Identifying, Assessing, and Treating Dyslexia at School / Edition 1

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Overview

As many as one in four children experiences problems with reading. Dyslexia, the most common learning disability leads to well-documented negative effects on school and, ultimately, adult success. Therefore, it is critical that school professionals provide early and effective assessment and intervention.
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Product Details

Meet the Author

Catherine Christo, Ph.D., NCSP, is professor of school psychology at California State University Sacramento and coordinator of the School Psychology Graduate Program. She previously worked as a school psychologist in Davis Joint Unified School District and Yolo County Office of Education. Dr. Christo teaches courses in cognitive assessment, preventive academic interventions, and assessment of learning disorders. She is a past board member of the California Association of School Psychologists, and maintains a private practice as a Licensed Educational Psychologist. Dr. Christo is a frequent presenter at professional meetings primarily on topics related to reading disability, assessment, curriculum based measurement and response to intervention models.
John M. Davis, Ph.D., is currently a professor at California State University East Bay where he teaches and supervises in the Clinical Child and School Psychology Program. He received his Ph.D. from the U.C. Berkeley School Psychology program and did clinical postdoctoral studies to become a licensed psychologist. He has a special interest in learning and developmental disorders and has been the director of a school and clinic for students with learning disabilities for 13 years that provided diagnostic and intervention services. His current clinical work is primarily with children and adults with learning disorders. His writing and research interests include articles and book chapters in the areas of mental health consultation, suicide/crisis intervention, and learning disorders.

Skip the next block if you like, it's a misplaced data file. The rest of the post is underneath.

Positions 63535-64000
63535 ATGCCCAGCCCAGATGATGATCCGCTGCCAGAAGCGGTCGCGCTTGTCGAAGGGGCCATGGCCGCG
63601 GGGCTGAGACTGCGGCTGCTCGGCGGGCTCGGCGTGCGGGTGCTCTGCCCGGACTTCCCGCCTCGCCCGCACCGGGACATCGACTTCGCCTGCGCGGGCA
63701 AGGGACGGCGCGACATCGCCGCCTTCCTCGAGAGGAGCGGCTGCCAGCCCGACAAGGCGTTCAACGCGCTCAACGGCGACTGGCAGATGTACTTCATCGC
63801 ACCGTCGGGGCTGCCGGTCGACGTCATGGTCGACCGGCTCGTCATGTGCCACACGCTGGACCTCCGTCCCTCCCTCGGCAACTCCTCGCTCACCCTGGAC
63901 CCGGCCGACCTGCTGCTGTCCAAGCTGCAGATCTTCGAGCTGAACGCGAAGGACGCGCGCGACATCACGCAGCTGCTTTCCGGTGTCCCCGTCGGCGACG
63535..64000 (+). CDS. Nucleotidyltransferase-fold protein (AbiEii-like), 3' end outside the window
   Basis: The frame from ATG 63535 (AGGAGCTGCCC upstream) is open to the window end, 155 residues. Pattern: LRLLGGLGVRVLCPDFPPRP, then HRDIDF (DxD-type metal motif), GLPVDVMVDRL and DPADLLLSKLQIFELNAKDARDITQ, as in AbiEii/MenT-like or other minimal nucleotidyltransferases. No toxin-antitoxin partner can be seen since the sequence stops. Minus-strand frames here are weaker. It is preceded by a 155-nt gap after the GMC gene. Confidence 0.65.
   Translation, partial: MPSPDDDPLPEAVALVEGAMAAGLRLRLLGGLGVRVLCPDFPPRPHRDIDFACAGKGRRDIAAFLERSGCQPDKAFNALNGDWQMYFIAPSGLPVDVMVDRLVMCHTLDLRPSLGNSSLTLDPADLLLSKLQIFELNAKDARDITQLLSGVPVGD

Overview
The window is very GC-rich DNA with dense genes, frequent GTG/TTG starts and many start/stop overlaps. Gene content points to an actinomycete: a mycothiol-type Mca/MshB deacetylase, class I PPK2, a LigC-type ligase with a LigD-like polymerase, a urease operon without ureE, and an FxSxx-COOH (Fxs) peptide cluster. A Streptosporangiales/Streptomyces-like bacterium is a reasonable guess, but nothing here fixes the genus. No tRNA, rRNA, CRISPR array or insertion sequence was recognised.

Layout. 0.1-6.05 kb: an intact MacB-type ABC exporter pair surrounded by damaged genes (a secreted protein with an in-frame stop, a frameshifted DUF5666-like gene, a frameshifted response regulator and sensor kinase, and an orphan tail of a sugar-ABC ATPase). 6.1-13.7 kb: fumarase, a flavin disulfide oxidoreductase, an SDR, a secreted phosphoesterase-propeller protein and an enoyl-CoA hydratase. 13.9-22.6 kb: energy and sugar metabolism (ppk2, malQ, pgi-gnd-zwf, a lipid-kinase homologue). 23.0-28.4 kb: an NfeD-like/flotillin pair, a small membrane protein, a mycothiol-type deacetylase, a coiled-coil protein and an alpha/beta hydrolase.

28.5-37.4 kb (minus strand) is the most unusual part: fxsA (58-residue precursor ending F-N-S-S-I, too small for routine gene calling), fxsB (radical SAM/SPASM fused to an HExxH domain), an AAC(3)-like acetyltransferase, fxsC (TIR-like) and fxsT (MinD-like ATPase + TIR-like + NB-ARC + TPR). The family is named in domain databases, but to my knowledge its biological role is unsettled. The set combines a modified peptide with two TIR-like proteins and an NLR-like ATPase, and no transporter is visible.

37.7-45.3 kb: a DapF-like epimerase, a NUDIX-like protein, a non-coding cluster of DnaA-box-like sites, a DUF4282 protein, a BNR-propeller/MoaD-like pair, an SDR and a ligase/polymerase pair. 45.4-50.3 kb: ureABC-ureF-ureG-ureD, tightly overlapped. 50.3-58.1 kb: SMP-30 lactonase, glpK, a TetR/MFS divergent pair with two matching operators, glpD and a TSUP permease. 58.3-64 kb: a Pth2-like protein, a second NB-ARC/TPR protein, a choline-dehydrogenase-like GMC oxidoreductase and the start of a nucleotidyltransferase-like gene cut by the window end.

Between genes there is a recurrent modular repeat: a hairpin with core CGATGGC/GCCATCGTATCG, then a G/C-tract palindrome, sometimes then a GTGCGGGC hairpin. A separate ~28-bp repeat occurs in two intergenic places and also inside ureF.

Stephen E. Brock, Ph.D., NCSP, is an associate professor at California State University Sacramento. Previously, he worked for 18 years as a school psychologist with the Lodi Unified School District (the last six of which included assignments as Lead Psychologist). His professional preparation includes a Ph.D. at the University of California, Davis, where he researched AD/HD, and was one of the first researchers to identify the reading comprehension deficits often found among students with AD/HD. Dr. Brock currently serves on the editorial boards of both state and national school psychology association newsletters and is an Associate Editor of The California School Psychologist (a peer peer-reviewed journal with the second largest distribution of school psychology journals in the United States). He is Past-President of the California Association of School Psychologists and a member of the National Association of School Psychologists Delegate Assembly and its Executive Counsel. Dr. Brock has authored more than 140 publications (including four books) and has made more than 65 referred or invited state/national conference presentations. In addition to AD/HD, his academic work has included study of school crisis response, suicide prevention, autism, behavioral interventions, violence prevention, threat assessment, child development, and reading comprehension.

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Table of Contents